1 Corinthians 11:17-34
We are beginning to approach the climax of Paul’s argument in 1 Corinthians. Throughout the letter, Paul has gradually narrowed his focus; he began with a discussion of the Corinthians’ general behavior in society, followed by a discussion of how they are meant to interact with other members of the Church. Now, he is focusing on the attitudes of the Christian assembly during worship. Specifically, this passage addresses issues surrounding the Eucharist. Paul clearly states that he is chastising the Corinthians for their abuses of the Lord’s supper. These abuses are so severe that the Corinthians’ participation in worship has been working to their detriment, which is precisely the opposite of the desired effect. Paul summarizes these abuses by observing that there are divisions (schisms) within the community when it comes together for worship. The nature of these schisms is explained in verse 21: “when the time comes to eat [the Lord’s supper], each of you goes ahead with your own supper, and one goes hungry and another becomes drunk.” We need to unpack this in order to understand the severity of the problem.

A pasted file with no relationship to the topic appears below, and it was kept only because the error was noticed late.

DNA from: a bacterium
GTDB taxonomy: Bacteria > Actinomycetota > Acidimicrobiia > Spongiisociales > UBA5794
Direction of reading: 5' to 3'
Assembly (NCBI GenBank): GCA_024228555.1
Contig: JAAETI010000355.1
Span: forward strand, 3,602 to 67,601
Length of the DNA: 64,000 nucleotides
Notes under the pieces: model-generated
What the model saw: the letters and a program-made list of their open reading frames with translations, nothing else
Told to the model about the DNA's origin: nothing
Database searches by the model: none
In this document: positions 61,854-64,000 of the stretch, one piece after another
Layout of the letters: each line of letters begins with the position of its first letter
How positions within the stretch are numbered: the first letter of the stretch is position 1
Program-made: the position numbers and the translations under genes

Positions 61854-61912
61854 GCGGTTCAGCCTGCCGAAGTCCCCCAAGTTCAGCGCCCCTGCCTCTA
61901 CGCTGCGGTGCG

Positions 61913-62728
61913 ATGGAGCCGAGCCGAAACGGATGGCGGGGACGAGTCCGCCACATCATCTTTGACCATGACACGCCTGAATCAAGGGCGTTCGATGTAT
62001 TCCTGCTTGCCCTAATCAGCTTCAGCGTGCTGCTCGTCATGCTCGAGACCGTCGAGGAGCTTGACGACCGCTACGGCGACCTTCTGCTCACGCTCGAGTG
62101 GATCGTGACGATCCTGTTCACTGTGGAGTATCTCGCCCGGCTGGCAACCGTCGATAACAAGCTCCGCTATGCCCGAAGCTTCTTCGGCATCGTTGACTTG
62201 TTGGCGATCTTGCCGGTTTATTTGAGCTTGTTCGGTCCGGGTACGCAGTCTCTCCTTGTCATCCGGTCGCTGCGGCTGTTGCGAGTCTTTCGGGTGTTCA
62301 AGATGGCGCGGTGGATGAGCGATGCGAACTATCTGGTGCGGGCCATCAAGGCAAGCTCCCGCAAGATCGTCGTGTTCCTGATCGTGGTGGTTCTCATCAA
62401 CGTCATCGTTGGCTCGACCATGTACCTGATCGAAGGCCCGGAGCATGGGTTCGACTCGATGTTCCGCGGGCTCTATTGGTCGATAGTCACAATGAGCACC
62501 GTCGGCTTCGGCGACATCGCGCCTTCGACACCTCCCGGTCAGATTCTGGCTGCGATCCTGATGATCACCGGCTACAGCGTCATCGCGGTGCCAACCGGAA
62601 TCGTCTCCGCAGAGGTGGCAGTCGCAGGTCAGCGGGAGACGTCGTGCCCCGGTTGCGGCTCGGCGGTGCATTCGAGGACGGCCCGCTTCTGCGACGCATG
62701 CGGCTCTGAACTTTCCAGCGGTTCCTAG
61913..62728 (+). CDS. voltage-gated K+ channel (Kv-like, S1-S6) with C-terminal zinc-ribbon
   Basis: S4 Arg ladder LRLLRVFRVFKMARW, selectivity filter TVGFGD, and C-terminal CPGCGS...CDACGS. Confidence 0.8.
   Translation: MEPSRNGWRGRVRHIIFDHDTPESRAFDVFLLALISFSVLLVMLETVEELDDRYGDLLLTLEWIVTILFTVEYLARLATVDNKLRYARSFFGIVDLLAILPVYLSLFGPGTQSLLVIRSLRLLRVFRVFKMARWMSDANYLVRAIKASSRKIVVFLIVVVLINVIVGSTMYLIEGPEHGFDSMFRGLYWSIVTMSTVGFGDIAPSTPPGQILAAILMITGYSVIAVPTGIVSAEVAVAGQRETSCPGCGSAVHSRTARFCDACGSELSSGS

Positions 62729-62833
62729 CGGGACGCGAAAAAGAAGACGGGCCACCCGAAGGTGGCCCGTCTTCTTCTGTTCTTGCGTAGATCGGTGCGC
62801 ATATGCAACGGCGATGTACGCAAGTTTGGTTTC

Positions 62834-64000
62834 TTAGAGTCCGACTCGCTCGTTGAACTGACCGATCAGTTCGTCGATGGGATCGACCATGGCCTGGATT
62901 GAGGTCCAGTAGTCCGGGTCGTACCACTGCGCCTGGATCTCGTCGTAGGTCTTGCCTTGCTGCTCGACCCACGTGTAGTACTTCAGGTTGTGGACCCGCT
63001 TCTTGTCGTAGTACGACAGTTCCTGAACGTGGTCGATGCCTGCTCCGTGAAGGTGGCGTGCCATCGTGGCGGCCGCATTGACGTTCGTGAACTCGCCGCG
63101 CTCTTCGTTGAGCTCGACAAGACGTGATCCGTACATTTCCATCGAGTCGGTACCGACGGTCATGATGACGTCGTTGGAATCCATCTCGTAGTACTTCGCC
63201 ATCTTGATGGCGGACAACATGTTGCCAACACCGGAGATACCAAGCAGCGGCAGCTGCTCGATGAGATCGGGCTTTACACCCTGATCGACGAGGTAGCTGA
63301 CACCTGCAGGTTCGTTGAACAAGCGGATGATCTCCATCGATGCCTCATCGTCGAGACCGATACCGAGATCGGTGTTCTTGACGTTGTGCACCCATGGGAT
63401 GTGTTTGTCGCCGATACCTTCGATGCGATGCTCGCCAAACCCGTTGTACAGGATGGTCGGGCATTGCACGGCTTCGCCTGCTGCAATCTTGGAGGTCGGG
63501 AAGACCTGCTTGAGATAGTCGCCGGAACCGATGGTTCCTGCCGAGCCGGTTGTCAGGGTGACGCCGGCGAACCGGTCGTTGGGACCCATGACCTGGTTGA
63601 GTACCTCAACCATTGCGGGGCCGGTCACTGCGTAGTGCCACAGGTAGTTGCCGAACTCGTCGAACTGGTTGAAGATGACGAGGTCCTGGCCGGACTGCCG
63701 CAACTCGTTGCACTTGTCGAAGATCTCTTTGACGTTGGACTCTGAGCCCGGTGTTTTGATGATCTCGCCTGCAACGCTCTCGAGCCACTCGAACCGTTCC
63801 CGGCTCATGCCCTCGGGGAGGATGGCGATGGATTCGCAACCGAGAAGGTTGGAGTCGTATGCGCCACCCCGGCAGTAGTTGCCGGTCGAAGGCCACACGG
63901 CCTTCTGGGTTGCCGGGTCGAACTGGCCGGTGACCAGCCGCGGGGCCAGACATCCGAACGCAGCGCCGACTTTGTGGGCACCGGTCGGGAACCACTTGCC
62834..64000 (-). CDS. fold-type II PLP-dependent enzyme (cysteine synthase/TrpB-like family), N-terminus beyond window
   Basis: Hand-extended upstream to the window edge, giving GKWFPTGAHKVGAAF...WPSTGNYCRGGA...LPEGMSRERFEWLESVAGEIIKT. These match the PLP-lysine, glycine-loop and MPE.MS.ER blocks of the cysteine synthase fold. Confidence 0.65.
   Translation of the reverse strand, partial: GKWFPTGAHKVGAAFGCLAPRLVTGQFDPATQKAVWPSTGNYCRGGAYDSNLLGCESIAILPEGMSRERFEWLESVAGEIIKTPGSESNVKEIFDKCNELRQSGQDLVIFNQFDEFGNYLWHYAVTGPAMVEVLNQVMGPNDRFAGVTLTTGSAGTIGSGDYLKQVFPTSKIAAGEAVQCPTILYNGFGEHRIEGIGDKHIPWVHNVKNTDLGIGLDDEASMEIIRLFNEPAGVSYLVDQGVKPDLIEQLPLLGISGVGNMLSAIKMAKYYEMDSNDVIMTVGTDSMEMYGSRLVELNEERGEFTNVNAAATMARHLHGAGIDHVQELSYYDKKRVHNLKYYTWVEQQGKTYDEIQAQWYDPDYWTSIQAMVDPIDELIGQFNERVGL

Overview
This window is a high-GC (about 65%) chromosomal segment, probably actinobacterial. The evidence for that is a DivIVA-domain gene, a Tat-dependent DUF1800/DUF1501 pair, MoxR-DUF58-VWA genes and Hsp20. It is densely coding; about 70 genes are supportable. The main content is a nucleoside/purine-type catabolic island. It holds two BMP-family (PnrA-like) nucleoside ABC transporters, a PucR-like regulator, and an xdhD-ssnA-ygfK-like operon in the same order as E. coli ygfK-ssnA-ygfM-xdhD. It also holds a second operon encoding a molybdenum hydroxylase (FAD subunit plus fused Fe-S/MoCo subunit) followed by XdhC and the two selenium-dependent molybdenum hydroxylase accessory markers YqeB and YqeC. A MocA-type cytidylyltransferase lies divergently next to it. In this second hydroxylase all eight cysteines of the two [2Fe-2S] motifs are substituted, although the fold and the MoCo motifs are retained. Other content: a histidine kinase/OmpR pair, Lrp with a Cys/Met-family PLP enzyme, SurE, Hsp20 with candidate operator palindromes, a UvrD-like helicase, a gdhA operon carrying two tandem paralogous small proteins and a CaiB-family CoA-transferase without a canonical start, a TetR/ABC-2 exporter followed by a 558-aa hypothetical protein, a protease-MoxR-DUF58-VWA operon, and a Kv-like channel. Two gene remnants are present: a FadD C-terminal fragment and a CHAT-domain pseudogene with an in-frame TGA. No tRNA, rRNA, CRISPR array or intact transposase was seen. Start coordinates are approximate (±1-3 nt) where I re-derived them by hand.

The Corinthian error was associated with a “privatization” of the Lord’s supper, which is difficult for modern Christians to imagine. We are used to partaking of the Eucharist in the context of a highly ritualized liturgy, so when we hear that the Corinthians “privatized” the Eucharist, we get stuck; we might imagine someone gorging himself on communion wafers. In the first century Church, however, the Lord’s supper would not have been celebrated in a designated “church building,” but in the house of a wealthier member of the community who could accommodate a large number of people. The Eucharist was also not limited to a piece of bread and a sip of wine, but was somewhat akin to a potluck supper; people would bring their own food, and the richer members of the community would partake of correspondingly richer fare. Moreover, the Corinthians of a higher socioeconomic status would have arrived to the house early, having more control over their time, and would have sat in the main dining room of the house. The poorer members of the community, probably unable to devote their entire days to fellowship, would have arrived late and been obligated to sit or stand in the outer rooms or courtyard of the house. We might think of the wealthier Corinthian Christians as similar to first class passengers on an airplane; while they fly on the same vessel as those in coach, they receive better food and service. This schism along economic lines was of ultimate importance to Paul; he asks the (richer) Corinthians whether they are intentionally showing contempt to God by humiliating those who have less. Paul suggests that the Lord’s supper is supposed to transcend the economic and social barriers that exist between people in the world.